Research: Mitoxantrone and Progression

Chanvillard C et al. Mitoxantrone induces natural killer cell maturation in patients with secondary progressive multiple sclerosis. PLoS One. 2012;7:e39625. Epub 2012 Jun 29

Mitoxantrone is one of the few drugs approved for the treatment of progressive multiple sclerosis (MS). However, the prolonged use of this potent immunosuppressive agent is limited by the appearance of severe side effects. Apart from its general cytotoxic effect, the mode of action of mitoxantrone on the immune system is poorly understood. 

Thus, to develop safe therapeutic approaches for patients with progressive MS, it is essential to elucidate how mitoxantrone exerts it benefits. Accordingly, we initiated a prospective single-arm open-label study with 19 secondary progressive MS patients. We investigated long-term effects of mitoxantrone on patient peripheral immune subsets using flow cytometry. While we corroborate that mitoxantrone persistently suppresses B cells in vivo, we show for the first time that treatment led to an enrichment of neutrophils and immunomodulatory CD8(low) T cells. Moreover, sustained mitoxantrone applications promoted not only persistent NK cell enrichment but also NK cell maturation. Importantly, this mitoxantrone-induced NK cell maturation was seen only in patients that showed a clinical response to treatment. Our data emphasize the complex immunomodulatory role of mitoxantrone, which may account for its benefit in MS. In particular, these results highlight the contribution of NK cells to mitoxantrone efficacy in progressive MS.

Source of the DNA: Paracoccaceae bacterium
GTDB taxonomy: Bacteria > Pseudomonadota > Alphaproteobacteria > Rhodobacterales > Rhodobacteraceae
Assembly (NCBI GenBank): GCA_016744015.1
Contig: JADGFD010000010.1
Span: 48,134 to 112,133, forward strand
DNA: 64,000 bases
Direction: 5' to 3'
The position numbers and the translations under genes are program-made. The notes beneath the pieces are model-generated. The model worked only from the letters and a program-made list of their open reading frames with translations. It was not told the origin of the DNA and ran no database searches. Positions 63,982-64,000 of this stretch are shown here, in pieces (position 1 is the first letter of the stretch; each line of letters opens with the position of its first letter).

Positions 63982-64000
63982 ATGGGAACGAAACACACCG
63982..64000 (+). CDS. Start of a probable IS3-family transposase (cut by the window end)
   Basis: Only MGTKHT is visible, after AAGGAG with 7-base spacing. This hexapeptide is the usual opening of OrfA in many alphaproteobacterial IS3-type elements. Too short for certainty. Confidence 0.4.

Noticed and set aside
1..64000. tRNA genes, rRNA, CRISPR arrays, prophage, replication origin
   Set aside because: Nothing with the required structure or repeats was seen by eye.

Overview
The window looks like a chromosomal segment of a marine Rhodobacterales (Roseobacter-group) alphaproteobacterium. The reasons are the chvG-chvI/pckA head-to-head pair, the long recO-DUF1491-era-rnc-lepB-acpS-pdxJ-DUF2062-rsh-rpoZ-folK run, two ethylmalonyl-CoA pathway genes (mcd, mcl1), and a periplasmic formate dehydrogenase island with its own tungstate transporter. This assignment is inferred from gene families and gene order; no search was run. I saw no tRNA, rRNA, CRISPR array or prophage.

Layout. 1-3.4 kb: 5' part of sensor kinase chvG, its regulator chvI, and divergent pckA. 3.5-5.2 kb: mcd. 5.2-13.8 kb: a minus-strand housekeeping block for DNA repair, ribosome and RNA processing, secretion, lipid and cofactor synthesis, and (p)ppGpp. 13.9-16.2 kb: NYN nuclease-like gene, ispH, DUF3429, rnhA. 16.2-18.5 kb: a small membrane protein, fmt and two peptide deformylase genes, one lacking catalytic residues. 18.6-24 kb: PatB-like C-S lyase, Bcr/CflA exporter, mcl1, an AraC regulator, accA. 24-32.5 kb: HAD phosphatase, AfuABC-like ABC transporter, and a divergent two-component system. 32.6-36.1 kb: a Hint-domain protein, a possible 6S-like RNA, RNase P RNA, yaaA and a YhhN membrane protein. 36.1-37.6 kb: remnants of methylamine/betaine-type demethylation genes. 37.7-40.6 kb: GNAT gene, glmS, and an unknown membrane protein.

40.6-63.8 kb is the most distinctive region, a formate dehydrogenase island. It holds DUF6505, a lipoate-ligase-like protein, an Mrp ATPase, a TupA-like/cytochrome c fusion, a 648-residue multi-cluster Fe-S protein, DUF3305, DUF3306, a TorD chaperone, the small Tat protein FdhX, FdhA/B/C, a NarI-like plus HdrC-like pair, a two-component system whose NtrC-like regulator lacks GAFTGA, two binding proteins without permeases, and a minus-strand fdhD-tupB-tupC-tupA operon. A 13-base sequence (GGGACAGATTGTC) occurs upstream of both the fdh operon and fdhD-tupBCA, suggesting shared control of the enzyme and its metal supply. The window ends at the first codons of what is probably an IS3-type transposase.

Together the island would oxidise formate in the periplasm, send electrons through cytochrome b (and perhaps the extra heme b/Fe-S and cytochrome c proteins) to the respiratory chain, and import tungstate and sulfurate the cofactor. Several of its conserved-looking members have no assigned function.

In my mind it is not clear how mitoxantrone influences progression, unless it inhibits immune activity in progressive MS and indeed this study suggests that is only active in people with some form of altered immune activity and indicates that it affects natural killer cells. This is a type of immune cell that usually gets rid of cancerous cells. What they do in MS is obscure but it seems that dacluzimab, which is an anti CD25-specif therapeutic antibody that inhibits relapsing MS (in phase II trials) also affects Natural Killer cell function, so this may be a way to target this subset of cells without the side-effect problems (cancer and damage of heart muscle) associated with mitoxantrone use.

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